He soon dies on his way back from Persia, admitting to Maxim before that he is sure he will never return. Pechorin described his own personality as self-destructive, admitting he himself doesn’t understand his purpose in the world of men. His boredom with life, feeling of emptiness, forces him to indulge in all possible pleasures and experiences, which soon, cause the downfall of those closest to him. He starts to realize this with Vera and Grushnitsky, while the tragedy with Bela soon leads to his complete emotional collapse.
An engine consists of many parts which work together to transform energy into mechanical force. With the absence of any of those parts, the collection is no longer an engine, but an assembly of parts with no purpose. Similar to this is the archetype of the hero. A hero must have all the parts necessary to complete a journey or else he or she is just like every other collection of human matter. The ...
Pechorin treats women as a reason for endless conquests and does not consider them worthy of any particular respect. He considers women such as Princess Mary to be little more than pawns in his games of romantic issues, which in effect hold no meaning in his pleasure. This is shown in his comment on Princess Mary: “I often wonder why I’m trying so hard to win the love of a girl I have no desire to seduce and whom I’d never marry. ” I believe that Pechorin thinks this way due to the fact that he’s been hurt by his first love, Vera.
Vera and Pechorin were deeply in love until she left him because of money issues. From then on, he lost his trust in women. He still had interest in women, but he would not trust them to the point where he would marry them. Lermontov brings to life and is able to define the Byronic hero by describing him from different angles and framing him with other characters. The reader comes to understand that the hero is a complex entity: his morality is misguided, his motives are inconsistent, he is isolated and he suffers deeply while struggling to understand himself.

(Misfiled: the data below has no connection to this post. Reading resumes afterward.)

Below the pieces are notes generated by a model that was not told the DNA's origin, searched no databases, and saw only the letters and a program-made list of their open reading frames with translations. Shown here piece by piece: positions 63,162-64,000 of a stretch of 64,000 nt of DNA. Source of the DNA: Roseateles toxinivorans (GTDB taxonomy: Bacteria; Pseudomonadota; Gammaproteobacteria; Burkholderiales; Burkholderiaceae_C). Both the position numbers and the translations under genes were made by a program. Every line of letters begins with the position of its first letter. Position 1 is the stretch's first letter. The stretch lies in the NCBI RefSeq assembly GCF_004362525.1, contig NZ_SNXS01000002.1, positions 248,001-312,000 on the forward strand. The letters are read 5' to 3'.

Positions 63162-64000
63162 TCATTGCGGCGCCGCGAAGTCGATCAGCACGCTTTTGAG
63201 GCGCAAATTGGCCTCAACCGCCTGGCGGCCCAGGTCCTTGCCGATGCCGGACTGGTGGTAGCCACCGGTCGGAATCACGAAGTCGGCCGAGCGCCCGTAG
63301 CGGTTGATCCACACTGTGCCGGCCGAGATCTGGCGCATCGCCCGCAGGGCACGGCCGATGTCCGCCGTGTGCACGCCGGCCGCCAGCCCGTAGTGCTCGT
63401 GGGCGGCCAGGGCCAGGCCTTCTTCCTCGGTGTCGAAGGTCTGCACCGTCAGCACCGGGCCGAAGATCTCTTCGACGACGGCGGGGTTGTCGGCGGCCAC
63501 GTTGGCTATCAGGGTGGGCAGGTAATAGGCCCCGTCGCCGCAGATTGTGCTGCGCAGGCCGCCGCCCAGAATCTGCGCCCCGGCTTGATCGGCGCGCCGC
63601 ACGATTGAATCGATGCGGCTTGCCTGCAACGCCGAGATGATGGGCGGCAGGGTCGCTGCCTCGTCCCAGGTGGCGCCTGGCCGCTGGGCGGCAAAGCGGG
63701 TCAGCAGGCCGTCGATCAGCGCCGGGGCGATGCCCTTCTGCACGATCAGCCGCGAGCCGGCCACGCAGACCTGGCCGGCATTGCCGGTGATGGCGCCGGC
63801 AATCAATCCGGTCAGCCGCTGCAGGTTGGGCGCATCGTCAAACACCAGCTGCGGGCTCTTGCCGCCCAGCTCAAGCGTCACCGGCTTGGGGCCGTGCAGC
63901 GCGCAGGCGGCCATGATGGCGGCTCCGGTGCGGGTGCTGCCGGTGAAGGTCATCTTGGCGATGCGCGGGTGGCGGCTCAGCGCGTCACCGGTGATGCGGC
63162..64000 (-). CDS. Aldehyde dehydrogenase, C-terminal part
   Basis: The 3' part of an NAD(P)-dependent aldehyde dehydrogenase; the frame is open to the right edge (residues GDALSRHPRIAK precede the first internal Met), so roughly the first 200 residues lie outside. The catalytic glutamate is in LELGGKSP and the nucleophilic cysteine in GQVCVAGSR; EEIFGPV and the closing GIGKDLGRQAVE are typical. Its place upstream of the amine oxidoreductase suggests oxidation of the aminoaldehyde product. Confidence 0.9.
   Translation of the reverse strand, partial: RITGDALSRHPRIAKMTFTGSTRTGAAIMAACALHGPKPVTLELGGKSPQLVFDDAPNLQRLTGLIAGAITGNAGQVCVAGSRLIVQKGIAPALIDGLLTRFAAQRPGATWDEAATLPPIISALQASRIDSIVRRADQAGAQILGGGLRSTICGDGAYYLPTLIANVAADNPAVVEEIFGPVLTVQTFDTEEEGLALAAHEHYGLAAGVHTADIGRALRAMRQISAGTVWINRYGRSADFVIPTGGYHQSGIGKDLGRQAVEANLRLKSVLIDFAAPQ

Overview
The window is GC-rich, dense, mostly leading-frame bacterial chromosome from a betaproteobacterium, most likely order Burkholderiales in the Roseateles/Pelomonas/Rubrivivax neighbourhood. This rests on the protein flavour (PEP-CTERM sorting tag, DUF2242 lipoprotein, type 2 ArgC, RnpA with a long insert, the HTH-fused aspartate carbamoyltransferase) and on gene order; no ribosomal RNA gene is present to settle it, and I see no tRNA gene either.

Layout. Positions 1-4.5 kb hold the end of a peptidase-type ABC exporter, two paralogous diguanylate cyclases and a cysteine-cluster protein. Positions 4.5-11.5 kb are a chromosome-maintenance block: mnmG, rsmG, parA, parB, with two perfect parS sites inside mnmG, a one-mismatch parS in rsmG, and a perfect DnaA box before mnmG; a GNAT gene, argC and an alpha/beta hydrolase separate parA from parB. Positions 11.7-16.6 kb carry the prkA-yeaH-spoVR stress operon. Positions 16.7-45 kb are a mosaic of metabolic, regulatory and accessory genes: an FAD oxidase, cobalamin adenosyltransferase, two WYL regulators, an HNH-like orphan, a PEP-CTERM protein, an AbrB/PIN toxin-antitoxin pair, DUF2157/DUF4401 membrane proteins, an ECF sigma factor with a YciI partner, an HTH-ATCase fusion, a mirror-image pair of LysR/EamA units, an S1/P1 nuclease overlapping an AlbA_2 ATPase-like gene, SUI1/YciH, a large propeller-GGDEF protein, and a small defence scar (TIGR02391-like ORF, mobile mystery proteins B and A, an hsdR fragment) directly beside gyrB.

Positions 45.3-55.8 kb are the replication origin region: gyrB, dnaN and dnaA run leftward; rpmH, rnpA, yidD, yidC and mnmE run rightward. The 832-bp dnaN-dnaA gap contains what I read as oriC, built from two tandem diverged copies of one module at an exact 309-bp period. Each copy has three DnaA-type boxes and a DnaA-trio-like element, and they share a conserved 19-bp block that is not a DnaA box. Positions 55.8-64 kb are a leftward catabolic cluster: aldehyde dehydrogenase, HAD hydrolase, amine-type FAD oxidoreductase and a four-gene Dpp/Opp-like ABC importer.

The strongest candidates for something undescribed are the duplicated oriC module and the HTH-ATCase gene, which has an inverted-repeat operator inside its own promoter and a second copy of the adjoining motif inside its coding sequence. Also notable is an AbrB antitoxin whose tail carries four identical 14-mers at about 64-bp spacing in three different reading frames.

Though the entire novel is devoted to developing Pechorin as a complex character A Hero of Our Time is critical of the Byronic hero and reveals the hero’s hypocrisy, indulgence in melodrama, and self-pity. Grushnitsky is maneuvered to expose these qualities in Pechorin as well as define some other aspects of the Byronic hero. Because Byronic tendencies had become fashionable to imitate, Lermontov was able to define the hero by defining the impostor. In this way, Lermontov created a background on which the hero’s qualities would become readily detectable.
Whether he is being criticized or defined, it is clear that the Byronic hero is under scrutiny in A Hero of our Time. Through Pechorin’s journal and accounts by other character’s, the reader becomes aware of Pechorin’s flaws, his hypocrisy, and his pretension. Simultaneously though, the reader is educated to the real qualities of the Hero; his superiority and his suffering. Grushnitsky is used to outline some of the more tangible requirements of heroic status while in some cases serving as a backdrop for irony. With these devices Lermontov exposes the hero from all angles and Pechorin takes on the complexities of the Byronic hero.
Should we admire heroes but not celebrities? Plan and write an essay in which you develop your point of view on this issue. Support your position with reasoning and examples taken from your reading, studies, experience, or observations. The term “hero” comes from the ancient Greeks. For them, a hero was a mortal who had done something so far beyond the normal scope of human experience ...